Want to know how Magnate works and get a closer look at its components? This is the post for you…
As I announced before Tabletop Gaming Live last week, the Magnate art prototype is now ready. Since it’s starting to look like the game that was always in my head, I thought it’d be good time to tell you more about the game itself and its components.
But rather than walk you through a bland component list, I thought it might be nice to give you a tour of the game; the closest thing in written form to being on the stand with me, with a real-life copy of Magnate.
Ready to get going? Then follow me…
At the heart of Magnate’s modular board is the city centre tile. This is where all the existing buildings go and it shows how to place the other neighbourhood tiles. From here you’ll gradually extend the city outwards into its suburbs.
The centre is surrounded by mostly green outlying areas with few buildings. It won’t stay that way for long though! Each of these neighbourhoods has its own name and various features which your future tenants will want to be near; like playgrounds and woods of Sunnyvale. Arrows will show how to place the tile during set-up.
Some of these neighbourhoods contain large amenities like airports and docks. While positive for some residents, they’ll be negative for others. Surprise surprise, people don’t like to actually live right next to a container port, but for industrial occupiers it’s another story.
Throughout the game plots of land will come-up randomly for sale in these neighbourhoods. On the back of each of these markers is a specific co-ordinate for a plot. As long as you have the cash, you can buy any plot you like; provided someone doesn’t snap the land-up first.
In Magnate, money is almost everything. You’ll need this to buy your land, develop it and perform many other actions in the game. Indeed, Magnate’s win condition is very simple: whoever has made the most of it at the end is the winner. From small beginnings, large sums are soon involved thanks to the game’s steep power curve.
Money is secret, however, and stored in a wallet that matches your property company’s logo: which is also how players and their holdings are indicated. You all start with the same amount of money, but you’ll quickly have very different amounts as result of the variance between your investment strategies.
Secrecy is especially important when you’re using money to bid for the right to go first in a round. There are potentially valuable plots to buy and tenants to snag. Plus you get to take this very fetching digger when you win the bid!
Money is most important of all for funding construction. At its core, Magnate is all about building! Lots and lots of building. In Magnate you can construct eight different realistic 3D buildings; each with their own unique qualities and effects. Each one can contain tenants of one of four specific types who each have their own demands.
In Magnate the demand of these tenants is something you must satisfy. An empty building is mostly a liability in this game, not an asset. This isn’t your classic eurogame. You must actually move tenants into your buildings to get benefit from them. Once you do, they’ll pay you rent and push-up the value of your investment. They’ll also affect other tenants around them, potentially changing the game for everyone.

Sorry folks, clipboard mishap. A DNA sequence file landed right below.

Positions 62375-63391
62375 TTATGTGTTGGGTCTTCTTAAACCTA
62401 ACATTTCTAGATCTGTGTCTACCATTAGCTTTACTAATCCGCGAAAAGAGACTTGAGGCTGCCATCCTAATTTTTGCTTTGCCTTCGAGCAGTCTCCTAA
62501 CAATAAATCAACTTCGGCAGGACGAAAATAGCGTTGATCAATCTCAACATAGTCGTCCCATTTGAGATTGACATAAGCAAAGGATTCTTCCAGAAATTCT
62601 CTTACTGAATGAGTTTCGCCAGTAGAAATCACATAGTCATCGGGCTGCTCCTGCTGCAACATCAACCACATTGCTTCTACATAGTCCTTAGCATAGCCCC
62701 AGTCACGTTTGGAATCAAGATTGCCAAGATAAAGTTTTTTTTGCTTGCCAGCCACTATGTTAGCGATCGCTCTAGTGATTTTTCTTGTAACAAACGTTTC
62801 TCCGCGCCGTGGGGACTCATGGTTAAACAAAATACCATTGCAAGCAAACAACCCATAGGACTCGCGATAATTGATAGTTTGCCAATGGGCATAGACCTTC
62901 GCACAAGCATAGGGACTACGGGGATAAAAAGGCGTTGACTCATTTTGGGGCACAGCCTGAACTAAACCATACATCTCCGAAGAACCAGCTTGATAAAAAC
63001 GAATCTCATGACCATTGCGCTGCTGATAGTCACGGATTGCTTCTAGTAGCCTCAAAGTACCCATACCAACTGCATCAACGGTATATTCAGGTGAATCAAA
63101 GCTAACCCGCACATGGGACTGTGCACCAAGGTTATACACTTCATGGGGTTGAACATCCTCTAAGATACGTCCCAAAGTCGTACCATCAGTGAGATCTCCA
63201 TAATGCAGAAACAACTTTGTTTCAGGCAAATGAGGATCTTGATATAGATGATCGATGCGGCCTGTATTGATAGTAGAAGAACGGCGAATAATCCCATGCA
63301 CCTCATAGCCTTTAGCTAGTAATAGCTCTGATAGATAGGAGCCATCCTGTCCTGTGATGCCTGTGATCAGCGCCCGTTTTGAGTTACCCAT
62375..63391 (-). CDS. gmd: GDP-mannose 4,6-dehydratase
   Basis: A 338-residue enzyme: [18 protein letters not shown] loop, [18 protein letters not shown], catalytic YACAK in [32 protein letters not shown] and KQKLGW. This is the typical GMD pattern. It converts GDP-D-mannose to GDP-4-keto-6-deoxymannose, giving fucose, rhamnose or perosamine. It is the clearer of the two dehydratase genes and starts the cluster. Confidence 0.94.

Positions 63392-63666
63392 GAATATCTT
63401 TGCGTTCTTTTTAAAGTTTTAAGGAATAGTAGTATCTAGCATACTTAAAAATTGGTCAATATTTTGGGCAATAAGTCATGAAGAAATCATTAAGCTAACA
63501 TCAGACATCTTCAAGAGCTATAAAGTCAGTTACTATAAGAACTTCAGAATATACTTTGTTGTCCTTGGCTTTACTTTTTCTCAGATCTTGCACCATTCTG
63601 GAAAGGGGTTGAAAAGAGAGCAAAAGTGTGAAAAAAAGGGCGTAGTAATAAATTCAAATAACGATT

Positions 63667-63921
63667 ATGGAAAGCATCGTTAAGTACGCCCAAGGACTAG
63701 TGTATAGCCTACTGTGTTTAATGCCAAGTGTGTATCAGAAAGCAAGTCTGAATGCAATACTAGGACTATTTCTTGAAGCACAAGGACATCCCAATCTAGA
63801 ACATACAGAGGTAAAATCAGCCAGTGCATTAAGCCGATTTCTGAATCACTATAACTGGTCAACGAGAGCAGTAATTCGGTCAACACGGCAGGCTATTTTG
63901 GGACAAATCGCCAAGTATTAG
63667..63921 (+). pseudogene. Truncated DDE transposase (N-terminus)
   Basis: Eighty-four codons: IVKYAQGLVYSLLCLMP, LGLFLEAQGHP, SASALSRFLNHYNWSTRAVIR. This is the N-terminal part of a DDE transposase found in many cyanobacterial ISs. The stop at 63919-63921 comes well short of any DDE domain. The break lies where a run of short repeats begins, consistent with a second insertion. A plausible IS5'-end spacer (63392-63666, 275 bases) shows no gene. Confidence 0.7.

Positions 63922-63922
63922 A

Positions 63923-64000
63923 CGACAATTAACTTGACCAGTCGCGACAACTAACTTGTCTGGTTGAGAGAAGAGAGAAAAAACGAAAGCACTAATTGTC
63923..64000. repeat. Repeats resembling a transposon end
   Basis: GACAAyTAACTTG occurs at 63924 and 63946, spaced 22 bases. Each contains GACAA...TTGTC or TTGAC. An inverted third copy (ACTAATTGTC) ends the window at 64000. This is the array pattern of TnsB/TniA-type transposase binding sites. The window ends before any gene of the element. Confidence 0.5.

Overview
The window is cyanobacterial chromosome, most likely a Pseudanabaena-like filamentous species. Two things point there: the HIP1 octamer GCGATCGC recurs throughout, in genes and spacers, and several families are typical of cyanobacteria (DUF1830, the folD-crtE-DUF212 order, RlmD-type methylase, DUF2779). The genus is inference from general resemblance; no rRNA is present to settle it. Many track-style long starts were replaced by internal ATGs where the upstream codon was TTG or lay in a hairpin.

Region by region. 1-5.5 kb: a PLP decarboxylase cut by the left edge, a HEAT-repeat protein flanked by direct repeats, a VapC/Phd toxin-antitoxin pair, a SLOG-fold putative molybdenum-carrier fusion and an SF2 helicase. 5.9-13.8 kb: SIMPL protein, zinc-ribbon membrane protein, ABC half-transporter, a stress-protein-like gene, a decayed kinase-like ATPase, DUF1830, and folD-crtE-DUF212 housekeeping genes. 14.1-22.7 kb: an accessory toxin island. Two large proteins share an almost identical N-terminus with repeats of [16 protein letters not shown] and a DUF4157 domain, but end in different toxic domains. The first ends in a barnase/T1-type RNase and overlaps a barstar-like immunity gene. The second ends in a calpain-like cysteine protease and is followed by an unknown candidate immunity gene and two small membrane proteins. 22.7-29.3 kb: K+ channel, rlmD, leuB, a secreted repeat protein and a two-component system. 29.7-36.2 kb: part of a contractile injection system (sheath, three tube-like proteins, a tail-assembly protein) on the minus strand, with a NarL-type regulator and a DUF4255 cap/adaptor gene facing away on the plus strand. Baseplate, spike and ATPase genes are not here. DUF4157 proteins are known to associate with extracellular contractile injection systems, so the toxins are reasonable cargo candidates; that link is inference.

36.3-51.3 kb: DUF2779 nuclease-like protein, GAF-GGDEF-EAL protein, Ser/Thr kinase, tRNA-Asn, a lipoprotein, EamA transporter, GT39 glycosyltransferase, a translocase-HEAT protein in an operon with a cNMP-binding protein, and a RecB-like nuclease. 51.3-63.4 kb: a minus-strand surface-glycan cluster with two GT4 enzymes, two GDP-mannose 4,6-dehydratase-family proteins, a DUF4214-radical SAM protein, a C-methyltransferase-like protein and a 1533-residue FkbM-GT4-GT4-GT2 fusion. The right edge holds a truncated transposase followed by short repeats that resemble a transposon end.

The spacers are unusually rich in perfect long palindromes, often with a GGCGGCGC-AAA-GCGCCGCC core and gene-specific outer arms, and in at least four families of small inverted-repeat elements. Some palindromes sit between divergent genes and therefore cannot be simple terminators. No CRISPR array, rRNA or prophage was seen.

To move in tenants you’re going to be rolling dice. Lots and lots of dice! Specifically, you’ll be trying to hit a target number in order to persuade your tenant that your building is the right place for them. Those amenities will make this more or less likely as will the number of tenant discs of other types that are around. Call it a hang over from my wargame salad days but, I always enjoy chucking lots of dice and I hope you do too. In large numbers they can also be used to normalise the distribution of outcomes; making this game about balancing risk and reward, not blind luck.
And when you really, really need to move that tenant in, there are further ways to push the odds in your favour. You can deploy marketing (represented by these fetching purple cubes) to the plot, allowing you to manipulate a die roll by a single pip for each cube you have.
At the core of Magnate is an economic engine that responds to what players do. If players buy land lots of land, sell a moderate amount and there’s a steady pool of tenants left, prices rise faster. If they stop buying, sell too much or overbuild and suck-up all the tenants, a crash becomes more likely instead. But whatever happens a crash is coming that will end the game. It’s just a matter of when. Will some of the players get burned or will they all get out of the market in time? Who will be crowned richest developer when it’s all over?
No game will ever be the same. Thanks to modular board, the random appearance of plots for sale and these cards dictating which tenants want to move in, you can expect each game to require a different path to victory, with many different investment choices to be made.
And that is pretty much Magnate. As the sun starts to set on City Hall, I hope you’ll be keen to play sometime.